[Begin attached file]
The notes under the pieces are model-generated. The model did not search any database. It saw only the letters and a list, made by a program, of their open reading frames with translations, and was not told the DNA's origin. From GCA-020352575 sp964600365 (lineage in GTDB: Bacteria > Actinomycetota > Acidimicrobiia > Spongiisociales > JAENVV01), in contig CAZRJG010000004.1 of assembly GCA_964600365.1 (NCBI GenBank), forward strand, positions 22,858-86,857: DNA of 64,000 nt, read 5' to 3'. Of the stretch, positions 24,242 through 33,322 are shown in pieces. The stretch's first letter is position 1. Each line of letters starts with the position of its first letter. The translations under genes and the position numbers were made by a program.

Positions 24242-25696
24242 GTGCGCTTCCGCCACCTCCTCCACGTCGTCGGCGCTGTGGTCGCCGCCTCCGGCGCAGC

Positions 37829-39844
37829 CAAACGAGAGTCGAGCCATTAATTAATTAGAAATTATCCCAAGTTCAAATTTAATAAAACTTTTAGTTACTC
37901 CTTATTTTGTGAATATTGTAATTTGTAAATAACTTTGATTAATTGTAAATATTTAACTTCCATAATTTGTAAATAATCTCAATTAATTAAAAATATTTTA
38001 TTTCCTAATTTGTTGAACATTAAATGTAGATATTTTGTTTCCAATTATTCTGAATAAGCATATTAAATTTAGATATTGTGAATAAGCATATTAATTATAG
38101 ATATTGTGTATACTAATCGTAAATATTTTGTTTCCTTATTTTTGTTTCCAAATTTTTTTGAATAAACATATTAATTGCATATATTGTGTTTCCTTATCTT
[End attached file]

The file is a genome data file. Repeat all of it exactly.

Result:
The notes under the pieces are model-generated. The model did not search any database. It saw only the letters and a list, made by a program, of their open reading frames with translations, and was not told the DNA's origin. From GCA-020352575 sp964600365 (lineage in GTDB: Bacteria > Actinomycetota > Acidimicrobiia > Spongiisociales > JAENVV01), in contig CAZRJG010000004.1 of assembly GCA_964600365.1 (NCBI GenBank), forward strand, positions 22,858-86,857: DNA of 64,000 nt, read 5' to 3'. Of the stretch, positions 24,242 through 33,322 are shown in pieces. The stretch's first letter is position 1. Each line of letters starts with the position of its first letter. The translations under genes and the position numbers were made by a program.

Positions 24242-25696
24242 GTGCGCTTCCGCCACCTCCTCCACGTCGTCGGCGCTGTGGTCGCCGCCTCCGGCGCAGC

Positions 37829-39844
37829 CAAACGAGAGTCGAGCCATTAATTAATTAGAAATTATCCCAAGTTCAAATTTAATAAAACTTTTAGTTACTC
37901 CTTATTTTGTGAATATTGTAATTTGTAAATAACTTTGATTAATTGTAAATATTTAACTTCCATAATTTGTAAATAATCTCAATTAATTAAAAATATTTTA
38001 TTTCCTAATTTGTTGAACATTAAATGTAGATATTTTGTTTCCAATTATTCTGAATAAGCATATTAAATTTAGATATTGTGAATAAGCATATTAATTATAG
38101 ATATTGTGTATACTAATCGTAAATATTTTGTTTCCTTATTTTTGTTTCCAAATTTTTTTGAATAAACATATTAATTGCATATATTGTGTTTCCTTATCTT